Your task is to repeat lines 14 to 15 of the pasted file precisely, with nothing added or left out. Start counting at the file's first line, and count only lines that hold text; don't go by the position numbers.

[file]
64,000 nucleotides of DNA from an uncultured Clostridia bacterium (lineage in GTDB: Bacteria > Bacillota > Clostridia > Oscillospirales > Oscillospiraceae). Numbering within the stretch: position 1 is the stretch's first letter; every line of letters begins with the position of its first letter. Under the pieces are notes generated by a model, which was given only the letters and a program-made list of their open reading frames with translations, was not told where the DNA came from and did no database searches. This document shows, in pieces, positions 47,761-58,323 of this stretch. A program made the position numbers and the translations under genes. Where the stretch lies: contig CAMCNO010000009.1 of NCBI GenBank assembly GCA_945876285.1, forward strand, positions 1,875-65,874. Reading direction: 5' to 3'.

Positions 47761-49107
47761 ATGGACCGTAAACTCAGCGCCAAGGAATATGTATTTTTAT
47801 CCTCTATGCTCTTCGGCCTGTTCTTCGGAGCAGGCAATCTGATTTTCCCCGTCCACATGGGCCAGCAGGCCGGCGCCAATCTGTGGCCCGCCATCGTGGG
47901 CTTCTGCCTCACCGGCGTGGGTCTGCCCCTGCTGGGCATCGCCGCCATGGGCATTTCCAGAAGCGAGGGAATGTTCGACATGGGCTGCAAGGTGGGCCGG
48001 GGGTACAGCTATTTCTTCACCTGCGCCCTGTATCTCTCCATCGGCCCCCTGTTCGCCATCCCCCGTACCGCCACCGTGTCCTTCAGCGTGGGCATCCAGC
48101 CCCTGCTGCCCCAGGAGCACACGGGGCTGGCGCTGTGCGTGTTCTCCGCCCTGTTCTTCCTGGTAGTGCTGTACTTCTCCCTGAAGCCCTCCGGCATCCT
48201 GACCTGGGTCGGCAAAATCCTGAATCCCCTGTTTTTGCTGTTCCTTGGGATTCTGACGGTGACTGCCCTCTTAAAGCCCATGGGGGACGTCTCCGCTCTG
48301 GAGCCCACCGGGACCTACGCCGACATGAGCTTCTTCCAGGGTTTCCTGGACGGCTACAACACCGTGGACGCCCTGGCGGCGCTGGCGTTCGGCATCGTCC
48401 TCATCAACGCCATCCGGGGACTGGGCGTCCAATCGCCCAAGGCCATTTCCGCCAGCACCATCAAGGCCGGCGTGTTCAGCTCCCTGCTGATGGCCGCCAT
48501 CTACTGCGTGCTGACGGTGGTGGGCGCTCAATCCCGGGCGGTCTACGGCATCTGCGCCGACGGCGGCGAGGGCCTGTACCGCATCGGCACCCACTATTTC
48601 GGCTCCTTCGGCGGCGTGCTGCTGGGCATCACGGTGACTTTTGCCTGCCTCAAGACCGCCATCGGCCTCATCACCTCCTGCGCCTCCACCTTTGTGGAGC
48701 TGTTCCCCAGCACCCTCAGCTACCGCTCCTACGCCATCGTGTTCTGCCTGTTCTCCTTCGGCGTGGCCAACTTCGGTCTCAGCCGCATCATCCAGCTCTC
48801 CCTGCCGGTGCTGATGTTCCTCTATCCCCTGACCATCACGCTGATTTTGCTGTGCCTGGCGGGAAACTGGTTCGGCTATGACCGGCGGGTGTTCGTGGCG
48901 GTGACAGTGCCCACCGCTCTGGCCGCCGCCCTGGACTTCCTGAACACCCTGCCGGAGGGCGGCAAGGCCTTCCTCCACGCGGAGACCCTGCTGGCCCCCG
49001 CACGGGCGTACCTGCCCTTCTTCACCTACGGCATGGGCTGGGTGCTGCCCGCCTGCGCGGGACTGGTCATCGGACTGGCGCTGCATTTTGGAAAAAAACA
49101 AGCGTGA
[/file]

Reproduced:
48801 CCTGCCGGTGCTGATGTTCCTCTATCCCCTGACCATCACGCTGATTTTGCTGTGCCTGGCGGGAAACTGGTTCGGCTATGACCGGCGGGTGTTCGTGGCG
48901 GTGACAGTGCCCACCGCTCTGGCCGCCGCCCTGGACTTCCTGAACACCCTGCCGGAGGGCGGCAAGGCCTTCCTCCACGCGGAGACCCTGCTGGCCCCCG